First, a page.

Maintenance crews use a GIS system and BS&A’s Cloud-Based Utilities Management Suite to manage work orders and daily inspection scheduling. “Customer calls get logged and dispatched through that software, and it helps us keep track of historical events,” Rodriguez says. “It gives us an idea of our trouble areas, so we can harden those to prevent future issues.”

New monitoring system

Determined to stay out in front of problems, tighten up the collections system and reduce callouts, the district has contracted with Flovac Americas to install a radio-telemetry wireless monitoring system. This state-of-the-art monitoring system, partially funded through a grant from the U.S. Army Corps of Engineers, will help prevent sanitary sewer overflows and warn operators of potential issues.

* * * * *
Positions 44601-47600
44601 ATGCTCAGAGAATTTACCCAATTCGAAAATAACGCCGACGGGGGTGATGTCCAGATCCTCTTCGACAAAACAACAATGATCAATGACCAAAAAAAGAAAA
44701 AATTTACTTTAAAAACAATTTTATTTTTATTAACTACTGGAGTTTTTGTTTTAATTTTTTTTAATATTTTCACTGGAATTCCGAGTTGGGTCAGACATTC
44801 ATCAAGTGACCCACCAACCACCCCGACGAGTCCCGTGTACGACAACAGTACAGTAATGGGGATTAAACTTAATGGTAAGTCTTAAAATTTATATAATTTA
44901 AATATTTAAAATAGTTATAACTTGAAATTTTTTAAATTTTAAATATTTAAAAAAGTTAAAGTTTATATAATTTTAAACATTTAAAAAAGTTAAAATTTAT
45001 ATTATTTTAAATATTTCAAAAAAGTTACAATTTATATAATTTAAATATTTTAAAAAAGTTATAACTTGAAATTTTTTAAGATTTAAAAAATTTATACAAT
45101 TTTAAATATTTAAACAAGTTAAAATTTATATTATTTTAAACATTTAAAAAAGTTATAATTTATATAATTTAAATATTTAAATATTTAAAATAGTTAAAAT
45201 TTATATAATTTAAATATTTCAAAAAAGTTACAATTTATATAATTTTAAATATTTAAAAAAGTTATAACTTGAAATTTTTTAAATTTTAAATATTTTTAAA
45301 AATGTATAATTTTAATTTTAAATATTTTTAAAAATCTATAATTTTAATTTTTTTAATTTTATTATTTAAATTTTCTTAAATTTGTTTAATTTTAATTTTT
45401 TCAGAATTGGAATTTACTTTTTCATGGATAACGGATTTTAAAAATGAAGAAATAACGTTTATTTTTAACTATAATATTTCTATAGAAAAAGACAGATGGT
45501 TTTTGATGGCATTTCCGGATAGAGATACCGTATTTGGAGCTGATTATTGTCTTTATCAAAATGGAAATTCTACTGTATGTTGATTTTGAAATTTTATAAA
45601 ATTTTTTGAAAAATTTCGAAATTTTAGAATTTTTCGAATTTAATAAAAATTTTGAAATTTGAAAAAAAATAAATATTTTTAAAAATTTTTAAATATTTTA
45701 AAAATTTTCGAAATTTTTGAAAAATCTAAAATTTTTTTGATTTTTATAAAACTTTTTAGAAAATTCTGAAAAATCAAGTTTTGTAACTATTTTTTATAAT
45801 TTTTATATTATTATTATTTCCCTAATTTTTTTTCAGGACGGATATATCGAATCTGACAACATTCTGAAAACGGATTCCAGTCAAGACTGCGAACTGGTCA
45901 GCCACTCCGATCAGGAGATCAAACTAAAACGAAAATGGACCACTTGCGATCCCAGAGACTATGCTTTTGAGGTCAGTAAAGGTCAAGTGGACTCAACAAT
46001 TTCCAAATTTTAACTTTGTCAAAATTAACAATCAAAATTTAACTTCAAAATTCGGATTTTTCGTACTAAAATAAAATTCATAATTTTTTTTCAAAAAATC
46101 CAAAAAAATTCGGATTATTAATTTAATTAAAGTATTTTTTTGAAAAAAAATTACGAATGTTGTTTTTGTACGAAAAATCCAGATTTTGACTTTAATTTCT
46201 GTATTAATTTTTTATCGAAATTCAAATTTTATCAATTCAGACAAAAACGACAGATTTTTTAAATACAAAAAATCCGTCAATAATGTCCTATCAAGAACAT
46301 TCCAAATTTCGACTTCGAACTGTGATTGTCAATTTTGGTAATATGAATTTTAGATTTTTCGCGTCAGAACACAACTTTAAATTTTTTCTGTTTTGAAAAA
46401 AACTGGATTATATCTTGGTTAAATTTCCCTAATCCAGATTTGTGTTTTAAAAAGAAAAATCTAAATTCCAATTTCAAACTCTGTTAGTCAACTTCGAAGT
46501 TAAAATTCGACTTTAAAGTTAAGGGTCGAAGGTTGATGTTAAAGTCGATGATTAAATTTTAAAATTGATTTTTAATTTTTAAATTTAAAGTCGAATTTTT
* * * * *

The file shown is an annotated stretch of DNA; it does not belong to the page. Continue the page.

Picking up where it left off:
“The vacuum system is very complex,” Ryan Dempsey explains. “There are a lot of moving parts out in the field, compared to a conventional gravity wastewater system. Each vacuum pit has a vacuum valve and a controller, which have a lot of very small parts and components that can fail. That’s the nature of the system and why we are required to stay on top of our timing and inspections of our vacuum pits. That prompted us to want this monitoring system, to catch abnormalities in the vacuum pits and buffer tanks before they become bigger issues.”

Given the location, you might expect that infiltration and inflow was a major issue driving implementation of the telemetry monitoring, but Ryan Dempsey says the bigger factor was notification of vacuum leaks and hung valves that would have otherwise taken far more time and effort to track down. “In the rare event that we do have I&I, it will also trigger this system because that requires more vacuum energy and our whole system is run on vacuum.”